Dining Out–Vegan-style

It sucks.

No really, it sucks. You don’t have to think very hard about it to understand why. The majority of restaurants don’t offer vegan options, even in a city such as Pittsburgh. TGI Friday’s, Red Lobster, Ruby Tuesdays, etc. What do you get at these places? Meat, seafood, burgers. You’re not going to find tofu or seitan, and while you might find a veggie burger some of the time, it’s usually pretty gross and more often that not, vegetarian instead of vegan.

Disclaimer: I don’t ask too many questions when dining out. If something could be vegan, is likely to be vegan, or is not clearly not vegan, I’m gonna assume–sometimes incorrectly–that it’s vegan. On menus that literally don’t have anything to indicate vegan options, if it’s marked vegetarian and does not obviously involve eggs or cheese, it’s good enough for me.

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Take the above for instance. This was today at BD’s Mongolian Grill (which is yummy if you happen to have one near you). Despite having an entire salad-bar stand full of different types of animal flesh, they still had tofu and, awesomely, it was on the veggie stand. Now, is the shitake mushroom sauce or the chili garlic sauce (both of which are mixed in my dish) vegan? Probably. Maybe. Perhaps there’s butter involved. Maybe even chicken broth, for all I know. But it didn’t apparently involve either of these things so I’m happily ignorant and assuming otherwise. The alternative is to grill my waitress (bad pun intended) and nobody wants that.

That said, when I took my bowl of plant matter up to the grill and Grillin’ Dude saw my tofu, he asked if I was vegetarian or vegan. I said I was and he offered to use separaters to ensure that my food didn’t touch any neighboring food that involved meat. I told him I didn’t care but that was super awesome of him and he got a bigger tip because of it.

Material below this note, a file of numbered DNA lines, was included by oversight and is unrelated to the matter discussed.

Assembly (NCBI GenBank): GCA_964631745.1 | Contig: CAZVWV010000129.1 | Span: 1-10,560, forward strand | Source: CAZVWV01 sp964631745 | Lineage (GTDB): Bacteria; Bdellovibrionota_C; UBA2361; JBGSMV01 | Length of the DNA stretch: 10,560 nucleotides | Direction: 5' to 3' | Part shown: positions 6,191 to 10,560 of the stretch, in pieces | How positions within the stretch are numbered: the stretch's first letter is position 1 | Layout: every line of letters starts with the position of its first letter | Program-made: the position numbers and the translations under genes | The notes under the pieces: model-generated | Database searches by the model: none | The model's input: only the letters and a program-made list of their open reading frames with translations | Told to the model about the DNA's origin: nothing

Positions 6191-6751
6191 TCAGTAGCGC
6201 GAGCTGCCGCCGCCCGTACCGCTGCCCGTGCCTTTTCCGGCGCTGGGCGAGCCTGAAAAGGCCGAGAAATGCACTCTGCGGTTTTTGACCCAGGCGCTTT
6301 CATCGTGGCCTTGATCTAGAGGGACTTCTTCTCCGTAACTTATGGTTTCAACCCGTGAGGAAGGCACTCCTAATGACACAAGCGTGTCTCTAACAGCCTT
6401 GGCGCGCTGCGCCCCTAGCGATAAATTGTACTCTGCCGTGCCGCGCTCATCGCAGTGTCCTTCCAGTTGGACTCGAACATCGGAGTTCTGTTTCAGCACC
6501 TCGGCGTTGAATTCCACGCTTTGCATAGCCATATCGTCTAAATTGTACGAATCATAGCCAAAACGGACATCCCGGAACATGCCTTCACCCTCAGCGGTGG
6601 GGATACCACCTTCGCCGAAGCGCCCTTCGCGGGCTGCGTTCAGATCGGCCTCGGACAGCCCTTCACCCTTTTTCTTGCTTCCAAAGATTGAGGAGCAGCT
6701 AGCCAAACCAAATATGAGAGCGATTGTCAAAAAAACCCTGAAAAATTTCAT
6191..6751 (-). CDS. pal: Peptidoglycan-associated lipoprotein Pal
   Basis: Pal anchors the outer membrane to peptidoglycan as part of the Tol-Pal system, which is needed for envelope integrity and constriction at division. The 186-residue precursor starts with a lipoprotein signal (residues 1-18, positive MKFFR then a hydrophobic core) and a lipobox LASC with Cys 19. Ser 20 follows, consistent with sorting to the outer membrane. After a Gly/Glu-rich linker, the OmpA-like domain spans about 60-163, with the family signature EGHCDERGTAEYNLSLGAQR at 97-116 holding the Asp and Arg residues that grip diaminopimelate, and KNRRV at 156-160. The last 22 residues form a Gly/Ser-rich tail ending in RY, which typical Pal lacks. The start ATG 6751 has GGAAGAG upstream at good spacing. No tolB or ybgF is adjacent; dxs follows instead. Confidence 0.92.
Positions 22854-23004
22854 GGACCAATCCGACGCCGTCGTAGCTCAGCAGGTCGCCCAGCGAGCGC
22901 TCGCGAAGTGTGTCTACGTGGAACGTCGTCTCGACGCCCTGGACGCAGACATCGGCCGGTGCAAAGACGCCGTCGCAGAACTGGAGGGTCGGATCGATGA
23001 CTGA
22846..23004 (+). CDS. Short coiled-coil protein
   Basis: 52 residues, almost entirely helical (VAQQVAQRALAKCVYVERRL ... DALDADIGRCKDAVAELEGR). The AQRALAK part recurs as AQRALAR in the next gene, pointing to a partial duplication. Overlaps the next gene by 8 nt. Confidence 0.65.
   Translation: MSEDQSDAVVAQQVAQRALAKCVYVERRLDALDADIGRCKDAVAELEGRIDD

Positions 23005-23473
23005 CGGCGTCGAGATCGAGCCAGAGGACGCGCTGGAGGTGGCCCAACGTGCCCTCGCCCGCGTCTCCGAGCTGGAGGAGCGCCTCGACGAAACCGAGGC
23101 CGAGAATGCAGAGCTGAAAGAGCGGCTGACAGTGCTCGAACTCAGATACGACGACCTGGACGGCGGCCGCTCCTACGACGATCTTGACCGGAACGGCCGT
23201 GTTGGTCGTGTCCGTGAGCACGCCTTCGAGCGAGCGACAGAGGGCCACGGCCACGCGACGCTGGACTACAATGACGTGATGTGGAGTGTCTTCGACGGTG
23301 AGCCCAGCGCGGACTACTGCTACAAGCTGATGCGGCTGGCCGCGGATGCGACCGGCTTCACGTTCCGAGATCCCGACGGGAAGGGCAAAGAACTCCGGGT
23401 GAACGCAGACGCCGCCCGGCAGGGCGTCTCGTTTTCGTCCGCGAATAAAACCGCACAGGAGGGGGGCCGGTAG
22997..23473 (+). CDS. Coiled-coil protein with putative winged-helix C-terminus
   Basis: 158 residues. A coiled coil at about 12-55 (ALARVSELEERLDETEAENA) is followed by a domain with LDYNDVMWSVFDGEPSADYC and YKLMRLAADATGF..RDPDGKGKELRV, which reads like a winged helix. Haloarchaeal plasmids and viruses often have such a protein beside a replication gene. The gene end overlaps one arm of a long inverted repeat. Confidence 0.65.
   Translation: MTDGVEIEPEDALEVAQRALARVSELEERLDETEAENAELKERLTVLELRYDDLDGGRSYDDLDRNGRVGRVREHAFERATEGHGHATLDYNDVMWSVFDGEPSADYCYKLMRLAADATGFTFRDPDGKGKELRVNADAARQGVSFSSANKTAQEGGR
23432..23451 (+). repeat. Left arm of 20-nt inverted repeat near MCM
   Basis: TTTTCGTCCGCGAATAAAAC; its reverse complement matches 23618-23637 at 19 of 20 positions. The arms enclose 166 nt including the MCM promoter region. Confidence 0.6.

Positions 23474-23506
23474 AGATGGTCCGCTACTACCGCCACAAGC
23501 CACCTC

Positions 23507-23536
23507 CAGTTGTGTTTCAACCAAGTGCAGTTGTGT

Now, even with my supremely lax standards when eating out, frequently I find myself limited to ordering solely from the side menu. If I’m lucky, the side menu involves some kind of beans (sans bacon or ham) because protein, but I have on more than one occasion sat there munching French fries while everyone else ate their meal.

LiveKindly has been sharing videos and articles recently claiming that veganism is set to be 2018’s megatrend. I don’t know if I believe that, but at the same time, with so many efforts being taken to promote plant-based alternatives–Impossible Foods, for instance–maybe it is true, and maybe that will bring more vegan options to the larger chain restaurants.

That is, until millennials finish killing them off, just like we did with fabric softener, the diamond industry, department stores, and good old fashioned family values.

Go us, I say! Especially if we successfully make dining out as a vegan less sucky.

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